Secondary variants in individuals undergoing exome sequencing: screening of 572 individuals identifies high-penetrance mutations in cancer-susceptibility genes

Am J Hum Genet. 2012 Jul 13;91(1):97-108. doi: 10.1016/j.ajhg.2012.05.021. Epub 2012 Jun 14.


Genome- and exome-sequencing costs are continuing to fall, and many individuals are undergoing these assessments as research participants and patients. The issue of secondary (so-called incidental) findings in exome analysis is controversial, and data are needed on methods of detection and their frequency. We piloted secondary variant detection by analyzing exomes for mutations in cancer-susceptibility syndromes in subjects ascertained for atherosclerosis phenotypes. We performed exome sequencing on 572 ClinSeq participants, and in 37 genes, we interpreted variants that cause high-penetrance cancer syndromes by using an algorithm that filtered results on the basis of mutation type, quality, and frequency and that filtered mutation-database entries on the basis of defined categories of causation. We identified 454 sequence variants that differed from the human reference. Exclusions were made on the basis of sequence quality (26 variants) and high frequency in the cohort (77 variants) or dbSNP (17 variants), leaving 334 variants of potential clinical importance. These were further filtered on the basis of curation of literature reports. Seven participants, four of whom were of Ashkenazi Jewish descent and three of whom did not meet family-history-based referral criteria, had deleterious BRCA1 or BRCA2 mutations. One participant had a deleterious SDHC mutation, which causes paragangliomas. Exome sequencing, coupled with multidisciplinary interpretation, detected clinically important mutations in cancer-susceptibility genes; four of such mutations were in individuals without a significant family history of disease. We conclude that secondary variants of high clinical importance will be detected at an appreciable frequency in exomes, and we suggest that priority be given to the development of more efficient modes of interpretation with trials in larger patient groups.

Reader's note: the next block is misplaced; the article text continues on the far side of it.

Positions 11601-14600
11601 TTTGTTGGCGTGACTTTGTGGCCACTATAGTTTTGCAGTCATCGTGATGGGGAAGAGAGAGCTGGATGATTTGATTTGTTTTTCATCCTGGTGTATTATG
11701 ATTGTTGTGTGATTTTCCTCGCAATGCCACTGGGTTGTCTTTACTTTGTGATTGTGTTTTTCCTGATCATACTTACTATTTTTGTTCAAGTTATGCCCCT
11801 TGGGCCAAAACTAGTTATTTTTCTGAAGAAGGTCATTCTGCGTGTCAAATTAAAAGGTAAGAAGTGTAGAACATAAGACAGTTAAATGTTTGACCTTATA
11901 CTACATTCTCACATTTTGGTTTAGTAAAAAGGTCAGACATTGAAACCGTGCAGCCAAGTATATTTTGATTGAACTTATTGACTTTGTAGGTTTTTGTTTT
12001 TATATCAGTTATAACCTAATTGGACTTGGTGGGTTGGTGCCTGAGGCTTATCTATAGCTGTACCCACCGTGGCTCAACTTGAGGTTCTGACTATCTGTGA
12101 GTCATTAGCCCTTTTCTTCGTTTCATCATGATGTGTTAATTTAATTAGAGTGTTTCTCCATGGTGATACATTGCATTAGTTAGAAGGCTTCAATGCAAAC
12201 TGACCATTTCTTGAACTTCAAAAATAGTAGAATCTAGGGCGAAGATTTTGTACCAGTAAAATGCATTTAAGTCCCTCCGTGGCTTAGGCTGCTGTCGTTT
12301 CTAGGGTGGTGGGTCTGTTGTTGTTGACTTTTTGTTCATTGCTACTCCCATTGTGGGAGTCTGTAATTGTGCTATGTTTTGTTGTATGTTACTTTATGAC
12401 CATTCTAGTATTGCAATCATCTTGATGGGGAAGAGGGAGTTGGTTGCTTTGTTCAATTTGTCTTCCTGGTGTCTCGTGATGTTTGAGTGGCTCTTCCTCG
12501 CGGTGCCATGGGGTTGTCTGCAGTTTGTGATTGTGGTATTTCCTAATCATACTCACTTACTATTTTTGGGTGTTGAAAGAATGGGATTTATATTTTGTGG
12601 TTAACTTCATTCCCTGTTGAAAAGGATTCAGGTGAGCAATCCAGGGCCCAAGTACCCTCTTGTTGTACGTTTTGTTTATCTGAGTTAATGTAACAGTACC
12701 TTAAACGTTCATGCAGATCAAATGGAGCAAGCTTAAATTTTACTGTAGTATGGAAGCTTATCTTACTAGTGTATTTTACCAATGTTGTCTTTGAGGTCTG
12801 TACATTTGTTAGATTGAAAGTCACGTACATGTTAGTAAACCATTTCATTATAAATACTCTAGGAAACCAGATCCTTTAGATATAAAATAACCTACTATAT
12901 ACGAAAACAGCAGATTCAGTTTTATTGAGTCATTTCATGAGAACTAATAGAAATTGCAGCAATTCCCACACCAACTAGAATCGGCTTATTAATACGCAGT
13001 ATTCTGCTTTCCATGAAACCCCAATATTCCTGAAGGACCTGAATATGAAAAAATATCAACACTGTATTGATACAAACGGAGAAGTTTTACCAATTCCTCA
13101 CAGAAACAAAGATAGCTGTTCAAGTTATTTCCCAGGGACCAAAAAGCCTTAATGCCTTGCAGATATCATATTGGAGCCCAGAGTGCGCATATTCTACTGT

Publication types

  • Research Support, N.I.H., Intramural

MeSH terms

  • Aged
  • Algorithms
  • Atherosclerosis / genetics
  • Exome*
  • Female
  • Genetic Predisposition to Disease*
  • Genetic Variation*
  • Humans
  • Incidental Findings
  • Male
  • Middle Aged
  • Mutation
  • Neoplasms / genetics*
  • Pedigree
  • Penetrance*
  • Sequence Analysis, DNA